What Gregory Scofield learned by revisiting his memoir Thunder Through My Veins 20 years later
The writing of Red River Métis poet, writer, academic and activist Gregory Scofield has helped shape contemporary Indigenous writing.
Scofield was the 2016 recipient of the Latner Writers' Trust Poetry Prize, a $25,000 award given to an accomplished mid-career poet. His poetry collections include Love Medicine and One Song and Witness, I Am.
He's also the author of the memoir Thunder Through My Veins. Published in 1999 at the age of 33, Thunder Through My Veins recounts Scofield's early life and his experiences defining his identity and place in the world.
Thunder Through My Veins was recently republished, with a new foreword written by Scofield. He spoke with Shelagh Rogers about revisiting the book after all these years.
Thunder Through My Veins is on the Canada Reads 2021 longlist. The panellists and the books they choose to champion will be revealed on Jan. 14, 2021.
"This is a memoir that seems to keep revealing itself over the years. It's pretty amazing looking back on being able to tell my story 20 years ago — where I was when I wrote the story, and where I'm at now.
It's pretty amazing looking back on being able to tell my story 20 years ago.
"I sat down with the story and had an opportunity to write a new foreword for the book. I was doing a lot of reflecting on the process of finding home, finding truth — the truth within ourselves and the truth within our families.
"The thing with memoir is that you seem to be writing about one thing at one point in your life. However, I believe we're given one story and then based upon that one story, there seems to be a thousand stories around that."
Reflection and reinvention
"It was important to me to keep the original text intact. This memoir serves as a document from that time. It's important for us to be able to reflect back.
This memoir serves as a document from that time. It's important for us to be able to reflect back.
"There's so much that I've learned and discovered since first writing it. Of course, as I was going through the story, I was tempted to write about new discoveries and new ways of looking at things. But I had to stop myself. I had to recognize that this is a document from 20 years ago. It needs to be left as such."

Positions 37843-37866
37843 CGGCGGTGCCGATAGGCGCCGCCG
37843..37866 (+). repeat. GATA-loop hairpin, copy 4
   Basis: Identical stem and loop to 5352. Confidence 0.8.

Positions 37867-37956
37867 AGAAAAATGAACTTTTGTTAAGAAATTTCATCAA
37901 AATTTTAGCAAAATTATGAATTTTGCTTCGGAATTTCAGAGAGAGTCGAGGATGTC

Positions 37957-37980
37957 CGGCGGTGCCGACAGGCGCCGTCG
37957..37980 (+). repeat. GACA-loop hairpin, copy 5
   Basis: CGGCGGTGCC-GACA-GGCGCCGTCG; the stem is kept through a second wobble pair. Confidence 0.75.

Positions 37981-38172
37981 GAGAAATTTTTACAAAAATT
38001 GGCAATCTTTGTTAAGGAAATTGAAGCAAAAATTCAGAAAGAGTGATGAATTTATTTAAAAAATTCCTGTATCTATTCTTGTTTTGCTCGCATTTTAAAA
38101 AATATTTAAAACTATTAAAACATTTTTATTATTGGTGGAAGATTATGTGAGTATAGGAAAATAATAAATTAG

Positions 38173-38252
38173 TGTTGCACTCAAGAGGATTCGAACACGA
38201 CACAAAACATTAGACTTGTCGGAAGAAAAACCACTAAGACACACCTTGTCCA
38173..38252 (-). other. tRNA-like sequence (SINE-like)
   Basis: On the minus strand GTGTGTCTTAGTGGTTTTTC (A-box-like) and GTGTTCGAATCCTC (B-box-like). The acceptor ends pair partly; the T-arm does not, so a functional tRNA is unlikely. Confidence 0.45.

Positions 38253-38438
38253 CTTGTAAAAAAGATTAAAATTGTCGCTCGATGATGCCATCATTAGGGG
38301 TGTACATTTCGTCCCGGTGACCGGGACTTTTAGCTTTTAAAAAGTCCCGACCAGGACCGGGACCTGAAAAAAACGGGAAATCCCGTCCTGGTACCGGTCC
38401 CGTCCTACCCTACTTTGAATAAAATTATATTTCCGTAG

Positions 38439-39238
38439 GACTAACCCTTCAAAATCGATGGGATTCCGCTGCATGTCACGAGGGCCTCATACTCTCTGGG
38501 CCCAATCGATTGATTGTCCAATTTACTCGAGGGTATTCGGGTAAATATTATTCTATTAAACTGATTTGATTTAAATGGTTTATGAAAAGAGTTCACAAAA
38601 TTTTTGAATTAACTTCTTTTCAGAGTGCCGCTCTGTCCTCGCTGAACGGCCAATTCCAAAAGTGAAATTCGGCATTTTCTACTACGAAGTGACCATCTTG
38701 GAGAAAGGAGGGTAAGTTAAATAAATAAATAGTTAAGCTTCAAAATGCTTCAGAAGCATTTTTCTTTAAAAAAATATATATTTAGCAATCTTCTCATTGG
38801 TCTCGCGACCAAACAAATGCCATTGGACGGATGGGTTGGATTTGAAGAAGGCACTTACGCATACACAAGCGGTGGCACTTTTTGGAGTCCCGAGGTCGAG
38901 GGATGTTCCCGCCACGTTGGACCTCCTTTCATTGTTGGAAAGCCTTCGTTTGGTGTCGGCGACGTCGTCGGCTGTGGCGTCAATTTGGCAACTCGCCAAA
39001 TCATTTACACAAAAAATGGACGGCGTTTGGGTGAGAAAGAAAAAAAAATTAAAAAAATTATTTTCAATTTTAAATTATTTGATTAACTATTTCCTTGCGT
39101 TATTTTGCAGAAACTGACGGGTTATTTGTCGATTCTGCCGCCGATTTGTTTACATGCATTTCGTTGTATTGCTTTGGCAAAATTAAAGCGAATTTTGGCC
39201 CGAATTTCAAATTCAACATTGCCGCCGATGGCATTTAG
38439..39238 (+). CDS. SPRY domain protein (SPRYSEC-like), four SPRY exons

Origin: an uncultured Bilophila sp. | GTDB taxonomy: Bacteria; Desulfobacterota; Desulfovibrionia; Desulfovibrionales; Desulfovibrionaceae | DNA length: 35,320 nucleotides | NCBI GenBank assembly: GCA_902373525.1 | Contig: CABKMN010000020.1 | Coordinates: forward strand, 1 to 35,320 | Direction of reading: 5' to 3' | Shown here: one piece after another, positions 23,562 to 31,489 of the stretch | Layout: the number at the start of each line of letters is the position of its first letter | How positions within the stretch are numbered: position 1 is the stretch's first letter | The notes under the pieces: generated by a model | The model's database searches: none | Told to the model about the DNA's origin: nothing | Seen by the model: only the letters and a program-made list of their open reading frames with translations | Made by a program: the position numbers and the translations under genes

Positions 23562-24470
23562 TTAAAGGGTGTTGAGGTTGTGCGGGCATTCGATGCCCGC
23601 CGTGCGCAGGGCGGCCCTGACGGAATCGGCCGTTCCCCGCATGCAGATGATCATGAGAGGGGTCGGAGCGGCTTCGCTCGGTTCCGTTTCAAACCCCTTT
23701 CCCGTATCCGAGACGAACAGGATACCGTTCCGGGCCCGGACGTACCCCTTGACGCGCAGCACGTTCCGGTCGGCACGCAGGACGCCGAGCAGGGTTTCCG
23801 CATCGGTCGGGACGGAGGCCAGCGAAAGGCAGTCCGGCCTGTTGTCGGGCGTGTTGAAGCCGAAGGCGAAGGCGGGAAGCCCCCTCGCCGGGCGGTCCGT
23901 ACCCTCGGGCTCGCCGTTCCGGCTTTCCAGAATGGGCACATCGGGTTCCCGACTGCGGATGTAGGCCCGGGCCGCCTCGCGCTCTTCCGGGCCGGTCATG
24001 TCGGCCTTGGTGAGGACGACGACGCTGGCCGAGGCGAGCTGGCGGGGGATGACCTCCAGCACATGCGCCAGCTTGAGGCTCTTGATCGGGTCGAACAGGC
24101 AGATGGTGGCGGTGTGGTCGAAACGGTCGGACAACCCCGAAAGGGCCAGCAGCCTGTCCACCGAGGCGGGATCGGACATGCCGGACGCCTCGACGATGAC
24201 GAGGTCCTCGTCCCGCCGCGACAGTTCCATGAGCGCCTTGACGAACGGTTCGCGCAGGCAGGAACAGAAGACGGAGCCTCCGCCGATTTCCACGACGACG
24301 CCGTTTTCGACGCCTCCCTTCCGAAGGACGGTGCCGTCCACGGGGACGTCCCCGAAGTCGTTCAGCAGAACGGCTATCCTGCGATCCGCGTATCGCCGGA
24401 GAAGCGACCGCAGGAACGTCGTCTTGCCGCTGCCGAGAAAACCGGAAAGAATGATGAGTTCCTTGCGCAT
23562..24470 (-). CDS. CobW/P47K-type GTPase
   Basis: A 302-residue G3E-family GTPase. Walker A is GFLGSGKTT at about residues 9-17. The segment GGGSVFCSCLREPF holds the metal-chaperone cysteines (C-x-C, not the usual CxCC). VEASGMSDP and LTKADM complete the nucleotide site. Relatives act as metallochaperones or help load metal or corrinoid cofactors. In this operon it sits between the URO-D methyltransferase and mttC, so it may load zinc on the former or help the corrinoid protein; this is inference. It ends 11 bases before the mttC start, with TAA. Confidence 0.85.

Writing for myself and others
"I was 33 when I wrote this book. I had published a number of collections of poetry at the time. My poetry has always been very autobiographical. I had always wanted to tell my story. I had always wanted the opportunity to try to piece together a story that was very fragmented for me.
I wanted to write a story that other younger people could relate to and see themselves in.
"I wanted to write a story that other younger people could relate to and see themselves in — especially younger people that had faced the same questions around identity, family, community and belonging. I was very conscious of the audience who was I telling the story to.
"This was a book that I would have wanted to find when I was in high school. This is a book that I would have wanted to find in order to find myself."
Gregory Scofield's comments have been edited for length and clarity.
To encourage thoughtful and respectful conversations, first and last names will appear with each submission to CBC/Radio-Canada's online communities (except in children and youth-oriented communities). Pseudonyms will no longer be permitted.
By submitting a comment, you accept that CBC has the right to reproduce and publish that comment in whole or in part, in any manner CBC chooses. Please note that CBC does not endorse the opinions expressed in comments. Comments on this story are moderated according to our Submission Guidelines. Comments are welcome while open. We reserve the right to close comments at any time.
Become a CBC Account Holder
Join the conversation Create account
Already have an account?